A very busy day on site. I managed one drawing of some interaction outside the Finds Hut.
Nearly 300 people visited the Art Hut. So, as I needed to be around, it seemed a good opportunity to play with pigments.
I am recreating a piece made back in Bath for my exhibition last autumn at 44AD. The row underneath the bags are made with dry pigment straight on to canvas. The middle row are mixed with water. The bottom row are ground with beef fat – Neolithic ‘oil paint’ in recognition of the quantity of cattle bones found on site. The bags contain the stone used and the remains of the ‘oil paint’.
Tomorrow it’ll be back to normal, drawing on site.
Today is the last day for many on the dig. Tomorrow (Friday) will be a day off as Sunday is an Open Day. There is an air of closing down. Trenches are being cleaned rather than dug, and areas are being planned (drawn to scale), and photographed – including from the air by drone. It makes me feel an bit disorientated – a mixture of panic at not getting things done and remembering that I can do more next year.
I completed the drawing in Trench T, and went to check out Trench Y. They have already begun to fill in the lower part by the water. A strong wind was blowing dust and making it difficult to draw.
Getting down into Structure 8 provided a bit of shelter but not enough to prevent the wind, now even stronger, from making painting extremely messy.
However, out of necessity the painting is very free – no bad thing.
As the end of the dig draws near everyone is concentrating on what is most urgent to achieve. In Trench Y, which is due to be filled in as they have not found ‘the wall’, work is focussed on the floors around the small walls and hearth [C.8429] at the top of the trench. Specifically they need to find some pottery, which can be carbon dated to show when the structure was occupied.
For me it is a matter of getting drawings done when it is not raining. I am particularly keen to draw Trench T, which has ceased to look like a lunar landscape and now has clear level areas, waiting for further excavation of the structure underneath next year. When these drawings go into my film there will be a series of time lapse views from the same position. Today I managed half the drawing before rain came down.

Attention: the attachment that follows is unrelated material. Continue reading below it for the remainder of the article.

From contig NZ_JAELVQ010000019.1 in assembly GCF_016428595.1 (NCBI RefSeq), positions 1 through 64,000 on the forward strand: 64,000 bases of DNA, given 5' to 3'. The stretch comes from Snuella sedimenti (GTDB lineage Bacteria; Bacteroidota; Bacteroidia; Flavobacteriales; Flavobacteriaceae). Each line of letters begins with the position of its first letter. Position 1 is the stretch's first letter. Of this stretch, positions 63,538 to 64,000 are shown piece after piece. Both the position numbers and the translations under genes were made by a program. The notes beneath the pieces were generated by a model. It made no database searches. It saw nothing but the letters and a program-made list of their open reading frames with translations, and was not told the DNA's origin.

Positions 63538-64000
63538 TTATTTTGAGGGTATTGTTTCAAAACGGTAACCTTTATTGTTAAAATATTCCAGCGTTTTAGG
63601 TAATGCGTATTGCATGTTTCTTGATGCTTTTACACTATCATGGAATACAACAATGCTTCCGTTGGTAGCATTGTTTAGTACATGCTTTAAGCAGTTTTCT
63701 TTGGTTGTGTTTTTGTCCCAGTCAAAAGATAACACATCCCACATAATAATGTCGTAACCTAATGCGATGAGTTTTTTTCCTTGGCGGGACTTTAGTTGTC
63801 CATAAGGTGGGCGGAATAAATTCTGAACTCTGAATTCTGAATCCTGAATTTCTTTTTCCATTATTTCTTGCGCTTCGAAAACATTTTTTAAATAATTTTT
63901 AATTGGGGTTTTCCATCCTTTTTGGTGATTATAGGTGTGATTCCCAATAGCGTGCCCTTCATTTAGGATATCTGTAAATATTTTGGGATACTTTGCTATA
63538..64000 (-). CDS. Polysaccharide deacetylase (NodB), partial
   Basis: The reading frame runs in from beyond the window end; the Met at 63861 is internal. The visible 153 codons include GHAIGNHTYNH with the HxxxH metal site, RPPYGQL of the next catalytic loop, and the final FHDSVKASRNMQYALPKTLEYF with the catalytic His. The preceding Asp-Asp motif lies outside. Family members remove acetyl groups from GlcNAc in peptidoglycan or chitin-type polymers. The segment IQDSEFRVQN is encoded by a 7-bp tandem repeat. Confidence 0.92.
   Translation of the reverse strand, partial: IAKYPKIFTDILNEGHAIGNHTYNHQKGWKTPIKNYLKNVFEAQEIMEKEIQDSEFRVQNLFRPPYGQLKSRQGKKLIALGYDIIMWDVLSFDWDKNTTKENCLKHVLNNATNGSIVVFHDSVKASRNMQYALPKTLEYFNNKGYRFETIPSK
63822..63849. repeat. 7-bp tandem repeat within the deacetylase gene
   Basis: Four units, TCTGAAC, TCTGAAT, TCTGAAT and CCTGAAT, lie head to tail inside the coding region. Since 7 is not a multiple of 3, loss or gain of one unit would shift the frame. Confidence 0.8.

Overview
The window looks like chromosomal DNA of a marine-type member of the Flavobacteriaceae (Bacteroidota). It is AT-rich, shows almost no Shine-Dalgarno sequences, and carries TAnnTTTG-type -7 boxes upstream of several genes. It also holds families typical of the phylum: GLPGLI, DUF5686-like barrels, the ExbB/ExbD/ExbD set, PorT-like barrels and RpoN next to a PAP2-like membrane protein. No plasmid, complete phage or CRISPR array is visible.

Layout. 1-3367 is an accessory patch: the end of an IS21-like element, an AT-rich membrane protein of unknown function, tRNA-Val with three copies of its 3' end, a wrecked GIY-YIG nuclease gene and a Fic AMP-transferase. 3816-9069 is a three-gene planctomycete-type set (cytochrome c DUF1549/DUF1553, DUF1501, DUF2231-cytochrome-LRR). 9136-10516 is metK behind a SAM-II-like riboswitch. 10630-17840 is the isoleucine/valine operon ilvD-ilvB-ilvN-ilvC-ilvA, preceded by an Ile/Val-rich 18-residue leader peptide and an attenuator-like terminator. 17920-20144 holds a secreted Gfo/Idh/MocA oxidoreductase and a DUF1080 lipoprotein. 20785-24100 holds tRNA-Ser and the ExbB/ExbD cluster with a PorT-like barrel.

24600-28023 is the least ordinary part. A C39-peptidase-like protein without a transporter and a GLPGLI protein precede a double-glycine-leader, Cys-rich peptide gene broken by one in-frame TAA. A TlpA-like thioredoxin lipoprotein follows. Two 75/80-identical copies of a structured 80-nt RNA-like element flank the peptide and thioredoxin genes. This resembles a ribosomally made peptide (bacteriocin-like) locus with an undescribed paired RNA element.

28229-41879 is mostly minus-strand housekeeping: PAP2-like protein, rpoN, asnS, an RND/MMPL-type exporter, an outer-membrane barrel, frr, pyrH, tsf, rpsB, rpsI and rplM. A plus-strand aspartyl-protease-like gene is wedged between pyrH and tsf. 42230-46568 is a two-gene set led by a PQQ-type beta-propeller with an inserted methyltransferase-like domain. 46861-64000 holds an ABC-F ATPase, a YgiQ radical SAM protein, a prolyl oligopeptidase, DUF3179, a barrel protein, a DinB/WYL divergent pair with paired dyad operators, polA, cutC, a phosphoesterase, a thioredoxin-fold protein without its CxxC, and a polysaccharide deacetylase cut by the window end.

Rick, who has been teaching the students in Trench T, sat for his portrait.
He has enjoyed seeing the growth in their confidence, and is pleased how many are now interested in pursuing some aspect of archaeology. Working with Cristina has been great, especially as she is such a good role model for the young female students.
The work force on site is not only international but truly diverse with its cross section of all ages and a healthy gender balance.
Ness of Brodgar web site has all the latest dig news at www.nessofbrodgar.co.uk
Rain all day. So no good for drawing on site apart from sketching the archaeologists from the door of the Art Hut, during a wet tea break.
The alternative activity was to annotate my sketchbooks, adding the date, place and people to each page. I also need to add in the archaeological context where relevant, so I made a list and began making enquiries for specific numbers. At this point I discovered there are many possible numbers involved – finds, small finds, finds deposits, not to mention numerous contexts and deposits. Out of this confusion I just want to find a simple link (via a number) between my drawings and the Ness of Brodgar archive. This makes me ponder on our differences.
Archeology has a highly detailed methodology – the opposite of any method I employ. In my work, every drawing, painting, or conversation is a spontaneous reaction with no boundaries. The only restrictions are my ability as an artist and my inhibitions in social interaction.
It has been suggested that my work on human activity at the dig should be linked to the official Ness of Brodgar documentation – specifically when I draw a find being excavated the drawing should reference the context number of the artefact. So when I publish the image there should be a link to the Ness archive – and vice versa, a link from their archive to my artwork. I’m not sure how this will be done in my film but presumably there is a digital solution.
Beginning as I mean to go on, this is a drawing of Jo working on a hearth (context number 6311) in Structure 8.
And here is a piece of red sandstone (context number 8736), which Martha the Rock Lady gave me because it makes such a great pigment.
It is good to know that my ‘human context’ is valued – and I find that the human element cannot be underestimated. Cristina, the new supervisor in Trench T, says that although the archaeology is important, it is the people she works with that matter most. She really enjoys working with students and volunteers, because she loves teaching and also values the commitment of volunteers. Interestingly, her own delight in archaeology is learning something new everyday.
Finally a drawing of Professor Scott Pike flying the drone – what is missing from the picture is the Director’s dog trying to catch it. Next time…
The Ness of Brodgar web site is: www.nessofbrodgar.co.uk